a) University sciences are way harder than high school sciences. A lot of people flunk out of university math and science because high school does a terrible job of preparing them. b) You're in high school and you "strongly value income" and are worrying about how much you will make? That's not the way to choose a career. What are you good at? What will you enjoy doing? What can you do to make a difference in the world? I would hope you want to be happy and be good at what you do. c) It doesn't matter what your undergrad is in. It matters if you have good grades and can think critically and logically. Having sciences may open certain areas, if you're interested in them. I studied science and math and they are largely irrelevant to my practice area. d) There are lots of threads and discussions here already on job prospects and stress - check them out. If you do end up studying law, you won't be looking for a legal job for around a decade so it's hard to predict what things will look like then. e) Most people in law school are competitive and they can't all get top grades. Yes, the better your grades in law school, the better your job options. f) Having a summer job in undergrad is normal and not a problem. There's no reason to "take school" in the summer. Why would you? That's only if you need to repeat classes or are going part-time or trying to finish early. Most people work and/or do extracurricular/enrichment things or travel.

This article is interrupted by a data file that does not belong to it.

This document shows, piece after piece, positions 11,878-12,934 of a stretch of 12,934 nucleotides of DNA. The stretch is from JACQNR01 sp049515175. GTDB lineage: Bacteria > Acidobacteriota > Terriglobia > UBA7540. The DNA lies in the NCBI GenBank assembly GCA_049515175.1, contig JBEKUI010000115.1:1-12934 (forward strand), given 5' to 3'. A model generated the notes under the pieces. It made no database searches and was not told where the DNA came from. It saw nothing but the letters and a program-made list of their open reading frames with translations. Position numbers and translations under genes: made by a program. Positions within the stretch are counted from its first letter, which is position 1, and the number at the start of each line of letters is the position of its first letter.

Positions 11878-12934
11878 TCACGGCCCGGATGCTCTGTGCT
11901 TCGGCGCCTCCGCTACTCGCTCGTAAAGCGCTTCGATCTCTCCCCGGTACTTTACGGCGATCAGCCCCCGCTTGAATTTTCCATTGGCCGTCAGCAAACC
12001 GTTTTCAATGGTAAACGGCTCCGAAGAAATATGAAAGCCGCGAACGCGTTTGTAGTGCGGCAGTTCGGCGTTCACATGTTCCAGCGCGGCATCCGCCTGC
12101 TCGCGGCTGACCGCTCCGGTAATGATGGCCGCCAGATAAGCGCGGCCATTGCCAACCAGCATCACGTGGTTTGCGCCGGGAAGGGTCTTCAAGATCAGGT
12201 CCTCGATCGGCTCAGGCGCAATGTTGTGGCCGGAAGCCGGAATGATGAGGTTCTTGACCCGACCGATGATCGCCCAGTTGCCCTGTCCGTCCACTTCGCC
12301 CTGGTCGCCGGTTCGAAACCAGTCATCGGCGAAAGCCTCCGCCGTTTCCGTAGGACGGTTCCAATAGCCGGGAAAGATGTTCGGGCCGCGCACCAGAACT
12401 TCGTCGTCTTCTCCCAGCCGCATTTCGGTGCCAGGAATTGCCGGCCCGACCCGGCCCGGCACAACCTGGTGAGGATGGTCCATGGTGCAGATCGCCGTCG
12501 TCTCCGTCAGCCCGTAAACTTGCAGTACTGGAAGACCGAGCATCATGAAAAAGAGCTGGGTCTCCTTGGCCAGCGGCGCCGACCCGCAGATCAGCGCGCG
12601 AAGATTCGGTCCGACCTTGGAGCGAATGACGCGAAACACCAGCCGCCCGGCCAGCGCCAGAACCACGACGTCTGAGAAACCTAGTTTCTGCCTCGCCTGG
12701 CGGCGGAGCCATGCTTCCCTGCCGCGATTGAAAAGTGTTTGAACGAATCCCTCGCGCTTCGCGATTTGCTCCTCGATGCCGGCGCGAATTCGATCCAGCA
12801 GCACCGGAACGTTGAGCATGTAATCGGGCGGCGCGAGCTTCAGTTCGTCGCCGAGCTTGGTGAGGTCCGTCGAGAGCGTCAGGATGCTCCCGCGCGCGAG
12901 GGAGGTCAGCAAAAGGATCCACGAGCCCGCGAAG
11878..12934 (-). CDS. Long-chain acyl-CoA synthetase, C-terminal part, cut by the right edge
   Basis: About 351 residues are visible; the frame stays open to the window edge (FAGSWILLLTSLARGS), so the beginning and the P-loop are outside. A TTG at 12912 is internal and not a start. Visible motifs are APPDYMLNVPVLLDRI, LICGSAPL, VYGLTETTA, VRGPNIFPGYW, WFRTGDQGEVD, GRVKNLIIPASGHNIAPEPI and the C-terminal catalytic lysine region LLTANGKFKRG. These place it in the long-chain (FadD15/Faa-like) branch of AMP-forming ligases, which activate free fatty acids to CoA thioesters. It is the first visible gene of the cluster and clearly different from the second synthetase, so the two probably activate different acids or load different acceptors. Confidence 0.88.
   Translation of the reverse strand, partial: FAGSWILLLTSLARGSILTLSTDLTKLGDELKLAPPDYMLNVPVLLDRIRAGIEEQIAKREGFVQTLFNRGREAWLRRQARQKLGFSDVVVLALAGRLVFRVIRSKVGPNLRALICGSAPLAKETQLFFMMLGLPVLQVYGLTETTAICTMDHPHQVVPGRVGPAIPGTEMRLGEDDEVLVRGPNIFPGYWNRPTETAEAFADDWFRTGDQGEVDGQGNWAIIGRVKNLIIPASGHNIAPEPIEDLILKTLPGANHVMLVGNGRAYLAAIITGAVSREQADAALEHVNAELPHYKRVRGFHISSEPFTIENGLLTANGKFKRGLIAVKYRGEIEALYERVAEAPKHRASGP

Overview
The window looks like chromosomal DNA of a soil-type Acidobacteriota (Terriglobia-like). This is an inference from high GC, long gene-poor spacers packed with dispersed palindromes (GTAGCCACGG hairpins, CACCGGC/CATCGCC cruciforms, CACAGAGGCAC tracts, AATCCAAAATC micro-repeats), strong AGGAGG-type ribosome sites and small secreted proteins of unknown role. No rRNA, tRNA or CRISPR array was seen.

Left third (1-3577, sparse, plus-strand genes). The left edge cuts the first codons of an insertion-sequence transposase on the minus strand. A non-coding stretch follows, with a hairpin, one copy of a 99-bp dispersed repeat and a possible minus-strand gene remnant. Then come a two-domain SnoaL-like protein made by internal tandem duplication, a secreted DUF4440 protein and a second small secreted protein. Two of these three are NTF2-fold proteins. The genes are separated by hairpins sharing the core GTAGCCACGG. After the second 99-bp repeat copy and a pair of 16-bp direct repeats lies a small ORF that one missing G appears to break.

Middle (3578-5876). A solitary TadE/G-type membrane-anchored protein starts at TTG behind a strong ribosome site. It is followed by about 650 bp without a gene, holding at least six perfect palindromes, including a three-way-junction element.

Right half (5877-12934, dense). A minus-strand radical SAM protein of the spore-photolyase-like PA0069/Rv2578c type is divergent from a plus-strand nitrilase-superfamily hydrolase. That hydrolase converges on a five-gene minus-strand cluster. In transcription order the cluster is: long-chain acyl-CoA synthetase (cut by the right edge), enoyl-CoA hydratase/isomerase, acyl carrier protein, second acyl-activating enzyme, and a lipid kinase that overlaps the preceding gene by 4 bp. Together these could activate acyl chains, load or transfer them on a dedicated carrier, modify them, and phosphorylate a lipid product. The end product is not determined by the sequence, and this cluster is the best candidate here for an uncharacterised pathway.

5. Ryerson Law by 2020 - Letter of Intent